If she were a spouse that was being abused by her partner, I knew at that time that there was zero tolerance and I could tell her to call the police and direct her to safe houses like the Osborne House that would provide safe shelter to victims of domestic abuse. But she was a 75-year old grandmother who did not see eye-to-eye with her daughter who, according to her, had an alcohol addiction.

I asked her if her daughter had physically abused her. She said no. Their argument began when she confronted her daughter about always coming home late and neglecting her children. That particular time, though, it escalated into a shouting match until her daughter ordered her out of the house. I finally asked her if she had a church or a pastor. She said that since she joined her daughter in Winnipeg, she did not have time to go out and socialize because she was helping her single mom daughter to keep the house and children in order. Not knowing what to tell her, I just asked her to stay in her room and let the situation cool down. I also told her that I could consult a social worker about her situation. When I explained to her that someone would call her and investigate, she backed out. “Ayaw kong ma-trouble ang anak ko… [I don’t want my daughter to be in trouble…]” she objected. At that point, I realized that our conversation would not resolve anything for the senior, she only wanted someone to talk to and listen to her woes.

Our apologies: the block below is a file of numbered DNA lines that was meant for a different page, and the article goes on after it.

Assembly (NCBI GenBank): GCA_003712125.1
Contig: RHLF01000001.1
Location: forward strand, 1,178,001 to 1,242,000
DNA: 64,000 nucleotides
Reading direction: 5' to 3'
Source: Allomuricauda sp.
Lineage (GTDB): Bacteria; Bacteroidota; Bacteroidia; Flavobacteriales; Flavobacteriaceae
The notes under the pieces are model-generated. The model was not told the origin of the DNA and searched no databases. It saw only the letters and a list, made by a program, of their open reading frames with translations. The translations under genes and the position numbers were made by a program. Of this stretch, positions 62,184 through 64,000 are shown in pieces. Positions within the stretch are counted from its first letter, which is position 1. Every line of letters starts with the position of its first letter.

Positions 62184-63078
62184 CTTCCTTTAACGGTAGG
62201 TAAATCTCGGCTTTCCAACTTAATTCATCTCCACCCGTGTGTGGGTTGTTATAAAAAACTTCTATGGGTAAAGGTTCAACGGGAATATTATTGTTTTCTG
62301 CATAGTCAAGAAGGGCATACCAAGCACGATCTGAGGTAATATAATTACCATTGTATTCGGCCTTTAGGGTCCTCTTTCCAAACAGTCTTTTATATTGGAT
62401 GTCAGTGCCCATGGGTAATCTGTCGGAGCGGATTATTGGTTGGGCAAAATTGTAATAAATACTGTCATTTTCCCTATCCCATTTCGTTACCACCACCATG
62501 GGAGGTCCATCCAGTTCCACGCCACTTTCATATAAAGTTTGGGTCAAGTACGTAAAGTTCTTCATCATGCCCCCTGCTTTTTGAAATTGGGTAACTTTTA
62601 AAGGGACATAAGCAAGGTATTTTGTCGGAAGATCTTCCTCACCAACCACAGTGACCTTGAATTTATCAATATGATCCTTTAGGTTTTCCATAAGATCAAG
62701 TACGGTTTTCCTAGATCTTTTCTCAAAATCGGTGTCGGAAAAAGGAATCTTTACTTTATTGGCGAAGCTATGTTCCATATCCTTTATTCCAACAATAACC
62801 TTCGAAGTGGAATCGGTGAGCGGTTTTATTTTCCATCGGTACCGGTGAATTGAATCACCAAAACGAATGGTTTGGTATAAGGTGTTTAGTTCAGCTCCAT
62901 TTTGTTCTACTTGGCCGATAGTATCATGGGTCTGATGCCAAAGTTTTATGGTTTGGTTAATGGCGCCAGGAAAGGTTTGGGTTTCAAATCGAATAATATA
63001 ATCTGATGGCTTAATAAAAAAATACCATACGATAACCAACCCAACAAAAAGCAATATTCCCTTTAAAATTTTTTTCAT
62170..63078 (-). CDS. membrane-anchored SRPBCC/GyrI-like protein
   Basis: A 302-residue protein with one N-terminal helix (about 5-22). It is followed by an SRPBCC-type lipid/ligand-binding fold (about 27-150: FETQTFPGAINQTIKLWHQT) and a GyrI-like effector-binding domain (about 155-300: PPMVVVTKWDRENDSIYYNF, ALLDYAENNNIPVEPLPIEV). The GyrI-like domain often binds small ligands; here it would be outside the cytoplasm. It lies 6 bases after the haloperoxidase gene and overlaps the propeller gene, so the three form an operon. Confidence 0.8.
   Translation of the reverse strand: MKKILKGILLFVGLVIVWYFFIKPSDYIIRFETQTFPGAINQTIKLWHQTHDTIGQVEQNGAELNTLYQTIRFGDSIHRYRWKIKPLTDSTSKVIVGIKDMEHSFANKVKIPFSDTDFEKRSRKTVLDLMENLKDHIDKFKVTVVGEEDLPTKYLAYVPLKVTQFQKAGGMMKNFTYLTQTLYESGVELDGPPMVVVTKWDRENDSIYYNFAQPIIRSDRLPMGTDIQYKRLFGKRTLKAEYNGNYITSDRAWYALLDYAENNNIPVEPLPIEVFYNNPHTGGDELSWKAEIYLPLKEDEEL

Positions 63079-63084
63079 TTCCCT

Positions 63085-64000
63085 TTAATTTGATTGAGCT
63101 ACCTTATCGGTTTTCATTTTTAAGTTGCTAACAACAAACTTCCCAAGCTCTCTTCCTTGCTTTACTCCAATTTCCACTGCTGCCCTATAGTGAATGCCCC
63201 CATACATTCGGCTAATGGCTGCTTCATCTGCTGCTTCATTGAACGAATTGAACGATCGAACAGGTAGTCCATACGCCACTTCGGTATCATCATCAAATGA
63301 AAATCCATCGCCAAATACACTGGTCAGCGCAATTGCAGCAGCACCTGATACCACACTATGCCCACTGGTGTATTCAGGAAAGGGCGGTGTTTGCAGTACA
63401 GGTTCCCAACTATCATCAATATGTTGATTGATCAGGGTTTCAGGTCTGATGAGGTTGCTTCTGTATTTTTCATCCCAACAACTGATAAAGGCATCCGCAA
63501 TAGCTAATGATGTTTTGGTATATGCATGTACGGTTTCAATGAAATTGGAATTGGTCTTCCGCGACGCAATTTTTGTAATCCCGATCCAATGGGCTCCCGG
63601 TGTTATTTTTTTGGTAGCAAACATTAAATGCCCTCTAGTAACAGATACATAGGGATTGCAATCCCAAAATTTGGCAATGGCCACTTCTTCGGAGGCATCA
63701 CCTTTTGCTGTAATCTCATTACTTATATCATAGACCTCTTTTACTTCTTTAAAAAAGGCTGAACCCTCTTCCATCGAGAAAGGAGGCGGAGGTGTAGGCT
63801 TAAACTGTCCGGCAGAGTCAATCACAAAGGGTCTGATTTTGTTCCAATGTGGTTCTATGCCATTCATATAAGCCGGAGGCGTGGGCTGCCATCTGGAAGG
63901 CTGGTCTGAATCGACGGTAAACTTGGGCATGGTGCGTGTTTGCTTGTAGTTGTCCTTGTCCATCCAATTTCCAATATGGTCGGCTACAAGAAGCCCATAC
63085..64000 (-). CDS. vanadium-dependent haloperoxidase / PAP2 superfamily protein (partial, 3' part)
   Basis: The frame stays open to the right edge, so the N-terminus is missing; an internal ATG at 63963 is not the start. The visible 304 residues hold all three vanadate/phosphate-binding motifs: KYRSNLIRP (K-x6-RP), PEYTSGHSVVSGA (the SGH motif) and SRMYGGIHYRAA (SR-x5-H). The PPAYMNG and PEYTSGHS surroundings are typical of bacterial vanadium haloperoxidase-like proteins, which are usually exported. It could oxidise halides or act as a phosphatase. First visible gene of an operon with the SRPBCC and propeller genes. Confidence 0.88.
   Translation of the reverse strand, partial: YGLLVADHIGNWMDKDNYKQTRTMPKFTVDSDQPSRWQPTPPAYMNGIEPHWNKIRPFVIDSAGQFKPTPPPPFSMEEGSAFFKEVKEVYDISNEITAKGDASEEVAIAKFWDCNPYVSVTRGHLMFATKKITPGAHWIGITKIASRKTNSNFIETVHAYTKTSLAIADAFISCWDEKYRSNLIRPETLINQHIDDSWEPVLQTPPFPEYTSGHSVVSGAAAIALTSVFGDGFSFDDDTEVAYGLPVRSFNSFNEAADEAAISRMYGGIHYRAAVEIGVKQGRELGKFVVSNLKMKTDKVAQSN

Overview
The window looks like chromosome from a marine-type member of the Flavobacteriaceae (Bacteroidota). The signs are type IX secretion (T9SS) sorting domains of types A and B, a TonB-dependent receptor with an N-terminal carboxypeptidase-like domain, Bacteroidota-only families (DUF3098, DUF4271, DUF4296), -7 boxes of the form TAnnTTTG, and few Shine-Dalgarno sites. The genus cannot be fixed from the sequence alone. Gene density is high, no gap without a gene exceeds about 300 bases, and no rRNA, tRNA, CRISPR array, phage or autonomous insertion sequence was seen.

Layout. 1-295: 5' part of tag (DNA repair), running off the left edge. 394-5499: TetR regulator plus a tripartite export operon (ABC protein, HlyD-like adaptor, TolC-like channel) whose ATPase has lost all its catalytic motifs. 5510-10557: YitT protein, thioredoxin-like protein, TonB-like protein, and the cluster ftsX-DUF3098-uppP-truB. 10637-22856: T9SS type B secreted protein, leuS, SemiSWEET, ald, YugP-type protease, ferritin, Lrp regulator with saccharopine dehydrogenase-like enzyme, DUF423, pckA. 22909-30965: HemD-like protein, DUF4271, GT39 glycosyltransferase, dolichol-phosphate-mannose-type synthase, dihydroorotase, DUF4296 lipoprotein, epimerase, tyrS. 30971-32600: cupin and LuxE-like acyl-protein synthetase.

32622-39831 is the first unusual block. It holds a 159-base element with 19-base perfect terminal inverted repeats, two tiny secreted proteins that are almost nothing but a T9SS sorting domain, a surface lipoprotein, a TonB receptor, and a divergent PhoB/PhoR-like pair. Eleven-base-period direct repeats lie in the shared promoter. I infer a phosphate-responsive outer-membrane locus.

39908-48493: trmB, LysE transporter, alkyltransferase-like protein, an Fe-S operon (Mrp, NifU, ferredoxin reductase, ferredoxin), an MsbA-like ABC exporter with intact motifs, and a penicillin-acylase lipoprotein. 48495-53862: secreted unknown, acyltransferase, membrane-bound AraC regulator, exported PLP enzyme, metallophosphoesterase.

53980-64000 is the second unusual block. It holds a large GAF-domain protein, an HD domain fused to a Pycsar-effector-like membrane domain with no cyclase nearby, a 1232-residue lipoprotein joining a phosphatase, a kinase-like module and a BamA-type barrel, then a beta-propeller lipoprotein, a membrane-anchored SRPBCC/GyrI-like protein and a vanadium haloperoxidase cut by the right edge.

I am sure you have met and talked to one or two seniors who may have been in the same situation. They suffer in silence and embrace that suffering because they don’t want to get any of their loved ones “in trouble.”

That’s is why when the Knights of Rizal and MAFTI announced that they have received funding for a project designed to create awareness and prevent elder abuse, I thought of that Filipina grandmother who called me sometime in mid-1990s. There are still many of them in our community and perhaps, in other ethnic communities, too. There is a need to empower our seniors. I look forward to the successful implementation of the ICAPEA project of the KoR and MAFTI.